Setting Expectations pt. 2 – Preparing For The Shoot

Preparing For The Shoot

“In preparing for battle I have always found that plans are useless, but planning is indispensable.” ~ Dwight D. Eisenhower
This could not be more true when it comes to producing a photo shoot. It’s one of my favorite parts about doing what I do. I like to coordinate the hair/makeup styling, the location, the theme, the location… Everything. Not only do I want to make sure all of the elements coincide to make my vision a reality, but I want to make sure every detail is covered.

I can confidently say that no matter how much preparation you put into a shoot, you always have to be prepared with a Plan B. Your client must also be aware of this. And like everything else, it’s up to you to make sure everyone is on the same page. You’re the professional.

 

What goes into planning a photo shoot?

Every shoot is a little different, and will require you to manage different elements. I can’t list everything that could ever happen on a shoot, but this is list of all the things I take care of for my clients.

The theme/concept

I have a consultation with every one of my clients, before any shoot. This is where I get to know them and I can get the creative juices flowing. I don’t like to use the same park or same backdrop for everyone who comes through my door. That’s what makes me unique. I also know photographers who shoot the same look for everyone and it’s their signature thing. Whatever it is that you do, you have to start with a an end result.

I find out my clients’ interests. Places they like to go. Activities they do together. Whatever makes them feel special. Building this rapport not only gives you ideas to work with, but getting to know you clients more personally will make the experience more memorable. And when they have more fun, they buy more photos. Everyone wins.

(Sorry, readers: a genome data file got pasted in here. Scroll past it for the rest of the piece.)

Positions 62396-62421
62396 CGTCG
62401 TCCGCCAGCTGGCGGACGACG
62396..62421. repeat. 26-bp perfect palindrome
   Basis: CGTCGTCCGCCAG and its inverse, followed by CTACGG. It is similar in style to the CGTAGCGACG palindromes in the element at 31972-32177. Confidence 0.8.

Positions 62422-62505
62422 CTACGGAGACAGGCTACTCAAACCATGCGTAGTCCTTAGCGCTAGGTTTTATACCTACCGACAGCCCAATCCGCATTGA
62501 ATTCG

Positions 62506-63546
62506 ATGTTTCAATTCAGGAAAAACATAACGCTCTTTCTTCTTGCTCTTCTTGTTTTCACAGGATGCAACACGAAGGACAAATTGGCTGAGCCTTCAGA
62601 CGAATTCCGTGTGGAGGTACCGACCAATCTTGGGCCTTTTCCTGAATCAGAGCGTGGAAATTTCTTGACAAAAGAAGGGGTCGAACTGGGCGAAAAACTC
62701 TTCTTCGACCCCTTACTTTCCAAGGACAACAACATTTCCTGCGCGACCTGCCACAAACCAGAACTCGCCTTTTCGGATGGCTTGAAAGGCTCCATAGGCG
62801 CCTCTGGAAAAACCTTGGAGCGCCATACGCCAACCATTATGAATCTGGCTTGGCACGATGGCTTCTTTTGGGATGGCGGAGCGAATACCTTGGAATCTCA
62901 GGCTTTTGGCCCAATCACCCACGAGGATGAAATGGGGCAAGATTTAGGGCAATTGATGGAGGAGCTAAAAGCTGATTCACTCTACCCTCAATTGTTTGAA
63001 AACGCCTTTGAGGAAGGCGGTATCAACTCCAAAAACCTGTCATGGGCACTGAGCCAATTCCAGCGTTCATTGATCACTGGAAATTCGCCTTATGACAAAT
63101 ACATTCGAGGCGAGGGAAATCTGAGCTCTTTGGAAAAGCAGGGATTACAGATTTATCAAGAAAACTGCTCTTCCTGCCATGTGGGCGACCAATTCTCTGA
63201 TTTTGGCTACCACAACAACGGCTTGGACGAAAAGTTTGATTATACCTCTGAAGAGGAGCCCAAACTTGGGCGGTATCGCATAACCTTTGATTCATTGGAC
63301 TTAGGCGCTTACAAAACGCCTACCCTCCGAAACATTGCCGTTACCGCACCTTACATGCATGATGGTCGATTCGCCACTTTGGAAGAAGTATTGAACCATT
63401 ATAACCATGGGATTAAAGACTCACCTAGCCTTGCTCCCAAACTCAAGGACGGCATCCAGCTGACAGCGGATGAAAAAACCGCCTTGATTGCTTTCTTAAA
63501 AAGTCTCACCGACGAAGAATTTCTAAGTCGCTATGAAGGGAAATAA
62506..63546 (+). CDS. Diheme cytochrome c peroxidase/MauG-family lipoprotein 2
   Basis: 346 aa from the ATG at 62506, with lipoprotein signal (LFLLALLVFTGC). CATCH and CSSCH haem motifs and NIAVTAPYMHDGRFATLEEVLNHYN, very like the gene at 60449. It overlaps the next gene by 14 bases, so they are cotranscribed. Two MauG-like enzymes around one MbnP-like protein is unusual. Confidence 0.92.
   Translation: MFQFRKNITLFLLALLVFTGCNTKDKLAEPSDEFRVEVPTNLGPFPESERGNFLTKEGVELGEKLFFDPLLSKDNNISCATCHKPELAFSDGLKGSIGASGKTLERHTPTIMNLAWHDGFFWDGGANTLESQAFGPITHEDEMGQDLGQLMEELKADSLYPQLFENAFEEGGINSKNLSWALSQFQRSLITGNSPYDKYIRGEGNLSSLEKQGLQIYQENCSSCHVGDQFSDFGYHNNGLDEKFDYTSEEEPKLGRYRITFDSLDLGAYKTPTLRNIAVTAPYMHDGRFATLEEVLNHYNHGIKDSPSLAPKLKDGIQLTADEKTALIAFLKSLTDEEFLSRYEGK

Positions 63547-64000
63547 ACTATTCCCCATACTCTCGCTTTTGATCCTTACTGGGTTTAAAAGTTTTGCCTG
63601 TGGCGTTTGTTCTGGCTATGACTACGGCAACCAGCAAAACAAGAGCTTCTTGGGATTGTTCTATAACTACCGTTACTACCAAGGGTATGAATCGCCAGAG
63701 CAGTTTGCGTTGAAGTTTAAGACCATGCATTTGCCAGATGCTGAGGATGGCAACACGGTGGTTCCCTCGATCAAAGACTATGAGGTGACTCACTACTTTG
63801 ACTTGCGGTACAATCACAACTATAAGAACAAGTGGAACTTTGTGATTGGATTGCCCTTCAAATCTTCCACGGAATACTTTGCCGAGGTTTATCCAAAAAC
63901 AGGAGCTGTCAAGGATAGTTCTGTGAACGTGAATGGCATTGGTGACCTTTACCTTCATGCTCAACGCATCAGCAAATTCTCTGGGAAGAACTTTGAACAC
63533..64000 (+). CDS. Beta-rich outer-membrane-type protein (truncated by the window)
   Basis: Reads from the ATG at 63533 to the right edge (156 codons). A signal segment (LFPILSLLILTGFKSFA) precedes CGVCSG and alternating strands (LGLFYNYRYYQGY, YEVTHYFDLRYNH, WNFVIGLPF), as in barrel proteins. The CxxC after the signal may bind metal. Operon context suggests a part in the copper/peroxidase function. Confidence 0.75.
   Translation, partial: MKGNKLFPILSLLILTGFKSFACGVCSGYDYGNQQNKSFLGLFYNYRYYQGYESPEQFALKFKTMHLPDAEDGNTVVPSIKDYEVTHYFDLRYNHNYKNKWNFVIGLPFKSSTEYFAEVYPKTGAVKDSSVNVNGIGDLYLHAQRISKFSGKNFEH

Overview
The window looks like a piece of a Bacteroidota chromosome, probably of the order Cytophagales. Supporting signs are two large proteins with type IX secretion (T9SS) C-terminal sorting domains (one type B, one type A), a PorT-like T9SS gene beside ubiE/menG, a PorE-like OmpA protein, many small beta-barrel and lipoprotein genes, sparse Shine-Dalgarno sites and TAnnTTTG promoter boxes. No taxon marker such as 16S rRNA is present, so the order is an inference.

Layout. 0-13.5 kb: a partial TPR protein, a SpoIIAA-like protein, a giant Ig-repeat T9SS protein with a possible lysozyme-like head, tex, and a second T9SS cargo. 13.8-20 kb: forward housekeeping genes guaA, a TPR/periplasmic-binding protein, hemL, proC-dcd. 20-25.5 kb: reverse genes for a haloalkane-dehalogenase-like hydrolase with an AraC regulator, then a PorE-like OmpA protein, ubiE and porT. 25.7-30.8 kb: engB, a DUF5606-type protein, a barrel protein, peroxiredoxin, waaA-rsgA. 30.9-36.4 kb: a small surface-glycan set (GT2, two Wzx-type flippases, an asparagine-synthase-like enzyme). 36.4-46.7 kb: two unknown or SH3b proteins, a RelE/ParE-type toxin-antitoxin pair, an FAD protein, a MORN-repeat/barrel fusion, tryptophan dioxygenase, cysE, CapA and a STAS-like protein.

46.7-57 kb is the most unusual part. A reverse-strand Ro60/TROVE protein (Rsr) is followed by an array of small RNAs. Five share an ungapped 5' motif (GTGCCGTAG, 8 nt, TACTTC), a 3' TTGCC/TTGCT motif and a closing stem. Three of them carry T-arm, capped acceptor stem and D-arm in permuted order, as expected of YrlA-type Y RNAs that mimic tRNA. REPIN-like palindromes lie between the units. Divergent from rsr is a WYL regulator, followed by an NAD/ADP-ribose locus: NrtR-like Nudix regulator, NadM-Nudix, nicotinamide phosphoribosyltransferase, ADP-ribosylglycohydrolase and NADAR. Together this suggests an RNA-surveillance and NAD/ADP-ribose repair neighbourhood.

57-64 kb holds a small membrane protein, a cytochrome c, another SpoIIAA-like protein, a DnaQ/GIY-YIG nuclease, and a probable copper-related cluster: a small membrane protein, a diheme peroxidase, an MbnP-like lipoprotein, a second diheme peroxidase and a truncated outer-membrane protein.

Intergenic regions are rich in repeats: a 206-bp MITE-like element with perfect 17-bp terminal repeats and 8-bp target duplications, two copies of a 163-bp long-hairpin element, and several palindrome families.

Where to shoot

There are as many options for locations as there are places on Earth. Literally. Once you have a concept in mind, you can find appropriate locations to explore. Here are some tips to make sure the location will be a good fit. You can find out all of these things by visiting the spot ahead of time.

  • How is traffic that time of day?
  • Where is the sun? Does it limit which way your clients can face?
  • How is parking?  Are you photographing elderly people who can’t walk far?
  • Do you need a permit to shoot there?
  • What time does the location close?
  • Do they have a private event going on that day?
  • Are there going to be a lot of people in the way?
  • Does it get windy in the afternoon? Do mosquitos come out at sunset?
  • Are there restrooms nearby? Places for your clients to change?
  • Do you need power?
  • On the beach, how are the tides that day? High tides can take away a large percentage of the beach.

Who is doing hair and makeup?

I include this in my portrait sessions for a few reasons. And once I started doing it, I’ve made it non-negotiable. They benefits are too great. Aside from the obvious aesthetics, this is also a great time to warm up your clients who are probably going to be nervous when they show up. I offer them a glass of wine or sparkling water and they get pampered for an hour before I ever take the camera out. It makes a huge difference in their comfort level. This won’t apply for wedding clients, as the brides choose their own stylists.

  • Working with the same stylists over and over again will ensure that you get consistent results. My stylists know what I expect and we know how to communicate well.
  • Does the stylist know how to do makeup specifically for photography?
  • Will they stick around for touchups during the shoot?
  • Did you plan for time to do hair/makeup? Are they showing up ready to go or getting their makeovers at your studio?
  • Do your clients know how to prepare their hair and skin the day before? If you’re not sure, ask your stylists what they prefer.

What is your client going to wear?

This is one of the biggest things you HAVE to cover with your clients. It can really make or break the shoot. Wardrobe will vary depending on the shoot, of course, but there are things you can go over with your clients to make sure they look their best. If you are not fashion savvy and need a little help with this, don’t be afraid to ask for help.

  • Do the outfits match? This does not mean that they’re identical. But everyone in the photo should look like they belong there. Make sure you don’t have 3 people in navy blue and 1 in white. Keep the colors on the same level.